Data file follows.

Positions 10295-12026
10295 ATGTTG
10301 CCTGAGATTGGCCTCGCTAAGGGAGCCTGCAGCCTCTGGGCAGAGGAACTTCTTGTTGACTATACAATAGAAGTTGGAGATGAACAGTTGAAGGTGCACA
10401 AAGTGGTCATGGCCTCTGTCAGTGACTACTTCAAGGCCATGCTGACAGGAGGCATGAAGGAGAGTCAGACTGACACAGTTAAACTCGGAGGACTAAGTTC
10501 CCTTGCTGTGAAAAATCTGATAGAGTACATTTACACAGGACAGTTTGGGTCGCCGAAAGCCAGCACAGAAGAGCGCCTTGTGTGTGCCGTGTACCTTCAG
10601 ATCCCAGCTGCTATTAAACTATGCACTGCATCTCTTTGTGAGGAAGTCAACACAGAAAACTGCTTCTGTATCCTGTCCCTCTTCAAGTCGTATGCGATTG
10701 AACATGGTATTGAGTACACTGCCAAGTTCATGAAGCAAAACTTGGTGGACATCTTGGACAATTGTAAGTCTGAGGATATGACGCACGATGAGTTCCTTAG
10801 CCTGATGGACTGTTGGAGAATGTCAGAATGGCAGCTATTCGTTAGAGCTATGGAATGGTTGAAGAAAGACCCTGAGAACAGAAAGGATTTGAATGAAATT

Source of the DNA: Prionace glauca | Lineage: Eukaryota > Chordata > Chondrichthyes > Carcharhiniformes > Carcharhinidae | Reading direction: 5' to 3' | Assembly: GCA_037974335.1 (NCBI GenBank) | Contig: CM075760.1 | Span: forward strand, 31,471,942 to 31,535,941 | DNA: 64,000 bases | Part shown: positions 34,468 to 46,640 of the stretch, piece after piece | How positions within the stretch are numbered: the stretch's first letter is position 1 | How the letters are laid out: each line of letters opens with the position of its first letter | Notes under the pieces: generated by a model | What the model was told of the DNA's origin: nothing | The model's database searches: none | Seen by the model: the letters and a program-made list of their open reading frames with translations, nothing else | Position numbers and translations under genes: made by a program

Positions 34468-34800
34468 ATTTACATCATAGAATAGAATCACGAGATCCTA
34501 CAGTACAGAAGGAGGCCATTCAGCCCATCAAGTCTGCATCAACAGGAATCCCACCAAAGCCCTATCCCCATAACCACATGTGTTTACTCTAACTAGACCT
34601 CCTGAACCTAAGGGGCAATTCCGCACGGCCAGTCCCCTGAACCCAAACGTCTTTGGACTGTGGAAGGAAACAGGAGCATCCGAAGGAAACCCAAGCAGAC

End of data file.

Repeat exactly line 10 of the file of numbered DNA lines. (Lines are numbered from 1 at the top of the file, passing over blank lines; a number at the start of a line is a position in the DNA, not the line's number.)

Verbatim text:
Positions 34468-34800